Learning foreign languages is key to getting ahead. The UK used to be much better teaching languages in schools, but in recent years we've been outdone by our fellow Europeans.
Based on their most recent data from 2013, it shows what European countries teach foreign languages to their young populations.
Further data on this subject is due to be published in January 2017.
The languages of Britain
A 2015 report for the UK Parliament found the number of British pupils enrolling in foreign language courses had been declining since the 1990s.
In addition, data from the Department for Education (which differ from House of Commons Library figures) for the GCSE year 2014/15 found that more girls than boys were being entered for modern languages GCSEs, and proportionally more were achieving pass grades than male students.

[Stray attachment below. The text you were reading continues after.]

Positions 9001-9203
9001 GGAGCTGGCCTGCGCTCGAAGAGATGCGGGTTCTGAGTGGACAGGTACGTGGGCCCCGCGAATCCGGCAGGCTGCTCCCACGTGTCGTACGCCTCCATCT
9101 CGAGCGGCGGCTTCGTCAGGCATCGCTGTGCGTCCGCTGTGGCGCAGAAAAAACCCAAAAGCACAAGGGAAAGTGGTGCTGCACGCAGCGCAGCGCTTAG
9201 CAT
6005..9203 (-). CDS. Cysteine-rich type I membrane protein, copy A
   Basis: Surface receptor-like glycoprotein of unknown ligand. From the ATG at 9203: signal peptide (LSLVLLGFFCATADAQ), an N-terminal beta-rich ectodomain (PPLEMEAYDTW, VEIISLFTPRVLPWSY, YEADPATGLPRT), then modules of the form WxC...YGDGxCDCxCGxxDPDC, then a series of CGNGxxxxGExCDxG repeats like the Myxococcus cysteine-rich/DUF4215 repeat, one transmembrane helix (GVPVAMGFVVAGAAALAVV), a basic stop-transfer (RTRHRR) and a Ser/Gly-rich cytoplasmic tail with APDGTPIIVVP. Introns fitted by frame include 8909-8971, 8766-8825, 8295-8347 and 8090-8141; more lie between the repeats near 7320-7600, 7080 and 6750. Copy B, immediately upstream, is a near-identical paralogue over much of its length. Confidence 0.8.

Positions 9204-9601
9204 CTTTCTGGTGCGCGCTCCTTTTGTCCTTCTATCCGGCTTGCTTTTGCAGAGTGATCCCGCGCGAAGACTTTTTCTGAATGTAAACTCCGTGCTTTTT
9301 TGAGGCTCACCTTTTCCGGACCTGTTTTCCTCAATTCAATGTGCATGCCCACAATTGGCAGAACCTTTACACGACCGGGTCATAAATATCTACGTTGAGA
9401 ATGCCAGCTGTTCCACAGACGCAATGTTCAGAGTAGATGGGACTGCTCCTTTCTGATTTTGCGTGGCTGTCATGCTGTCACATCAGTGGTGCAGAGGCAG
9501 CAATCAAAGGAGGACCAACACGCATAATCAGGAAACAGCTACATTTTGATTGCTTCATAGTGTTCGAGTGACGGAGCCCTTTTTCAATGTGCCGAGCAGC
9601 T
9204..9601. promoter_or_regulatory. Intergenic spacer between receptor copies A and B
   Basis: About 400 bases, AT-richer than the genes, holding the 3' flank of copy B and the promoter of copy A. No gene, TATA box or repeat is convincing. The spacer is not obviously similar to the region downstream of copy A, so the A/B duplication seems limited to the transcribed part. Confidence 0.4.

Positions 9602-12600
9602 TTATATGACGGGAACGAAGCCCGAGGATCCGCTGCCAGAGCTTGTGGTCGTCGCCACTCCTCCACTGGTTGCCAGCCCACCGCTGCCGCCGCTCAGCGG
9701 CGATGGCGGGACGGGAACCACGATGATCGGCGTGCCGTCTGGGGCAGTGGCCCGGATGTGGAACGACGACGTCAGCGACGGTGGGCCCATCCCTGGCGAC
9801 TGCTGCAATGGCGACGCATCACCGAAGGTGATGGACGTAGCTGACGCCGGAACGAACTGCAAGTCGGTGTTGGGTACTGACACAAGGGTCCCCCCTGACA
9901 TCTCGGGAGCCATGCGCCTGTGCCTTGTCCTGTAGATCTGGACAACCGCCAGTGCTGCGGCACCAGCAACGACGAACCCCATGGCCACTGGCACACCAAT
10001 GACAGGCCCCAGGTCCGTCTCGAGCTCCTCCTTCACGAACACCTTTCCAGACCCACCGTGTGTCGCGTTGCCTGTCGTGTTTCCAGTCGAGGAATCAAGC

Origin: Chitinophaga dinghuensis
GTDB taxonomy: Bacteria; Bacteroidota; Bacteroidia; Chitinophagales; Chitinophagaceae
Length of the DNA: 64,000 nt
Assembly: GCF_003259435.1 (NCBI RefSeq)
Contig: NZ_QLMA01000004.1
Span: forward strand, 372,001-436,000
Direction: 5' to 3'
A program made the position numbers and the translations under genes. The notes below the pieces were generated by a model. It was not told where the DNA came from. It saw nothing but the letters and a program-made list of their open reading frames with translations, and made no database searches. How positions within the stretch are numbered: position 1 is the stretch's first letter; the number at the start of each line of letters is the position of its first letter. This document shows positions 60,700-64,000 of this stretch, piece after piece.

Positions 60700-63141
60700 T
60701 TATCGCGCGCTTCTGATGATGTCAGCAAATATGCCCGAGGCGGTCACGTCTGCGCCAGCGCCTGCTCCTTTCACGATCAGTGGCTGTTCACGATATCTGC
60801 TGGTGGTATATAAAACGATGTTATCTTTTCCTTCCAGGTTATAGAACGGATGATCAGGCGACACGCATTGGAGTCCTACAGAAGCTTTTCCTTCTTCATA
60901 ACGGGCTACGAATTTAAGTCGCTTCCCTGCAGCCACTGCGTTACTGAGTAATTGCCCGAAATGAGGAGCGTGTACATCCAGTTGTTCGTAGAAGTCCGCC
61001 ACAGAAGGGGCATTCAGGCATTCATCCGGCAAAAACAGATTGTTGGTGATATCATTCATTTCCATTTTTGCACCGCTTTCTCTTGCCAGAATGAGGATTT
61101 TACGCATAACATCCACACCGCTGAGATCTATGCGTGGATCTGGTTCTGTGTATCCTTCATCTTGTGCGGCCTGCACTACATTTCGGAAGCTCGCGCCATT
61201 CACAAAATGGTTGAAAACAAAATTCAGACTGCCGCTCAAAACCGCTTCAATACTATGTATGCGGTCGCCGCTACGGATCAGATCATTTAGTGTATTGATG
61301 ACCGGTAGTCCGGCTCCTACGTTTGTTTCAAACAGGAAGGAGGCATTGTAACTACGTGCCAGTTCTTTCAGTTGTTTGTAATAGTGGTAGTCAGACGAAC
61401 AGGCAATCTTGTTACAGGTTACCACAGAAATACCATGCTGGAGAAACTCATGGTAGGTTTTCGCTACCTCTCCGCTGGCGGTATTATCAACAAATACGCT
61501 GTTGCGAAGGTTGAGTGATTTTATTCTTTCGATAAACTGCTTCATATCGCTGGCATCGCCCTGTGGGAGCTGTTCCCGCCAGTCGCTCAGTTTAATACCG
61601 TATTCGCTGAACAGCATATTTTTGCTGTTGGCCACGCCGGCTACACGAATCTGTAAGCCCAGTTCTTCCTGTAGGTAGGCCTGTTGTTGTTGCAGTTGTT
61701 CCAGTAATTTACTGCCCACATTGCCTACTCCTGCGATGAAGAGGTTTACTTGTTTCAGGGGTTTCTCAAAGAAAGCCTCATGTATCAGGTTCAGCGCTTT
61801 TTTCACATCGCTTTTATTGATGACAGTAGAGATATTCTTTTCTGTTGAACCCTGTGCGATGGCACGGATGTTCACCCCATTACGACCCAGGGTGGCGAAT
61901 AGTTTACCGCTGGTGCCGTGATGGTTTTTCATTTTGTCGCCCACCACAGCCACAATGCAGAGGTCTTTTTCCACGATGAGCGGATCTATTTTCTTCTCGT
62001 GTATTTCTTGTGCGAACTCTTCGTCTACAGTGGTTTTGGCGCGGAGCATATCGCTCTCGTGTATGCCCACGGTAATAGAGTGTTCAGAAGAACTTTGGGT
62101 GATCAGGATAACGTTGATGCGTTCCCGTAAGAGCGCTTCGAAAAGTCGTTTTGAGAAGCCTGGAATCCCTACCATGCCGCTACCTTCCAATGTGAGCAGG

Not only are British students falling behind, but within that the gender attainment gap goes beyond the core areas of English and Maths.
In October, the All Party Parliamentary Group (APPG) on Modern Languages warned there would be a skills gap if English schools were unable to recruit EU nationals as modern languages teachers.
The APPG sought guarantees from the government that EU nationals who teach foreign languages be guaranteed UK residency after Brexit.
In response a Department for Education spokesperson told the BBC that government policies meant the number of students taking one language at GCSE was up from 40 per in 2010 to 49 per in 2016.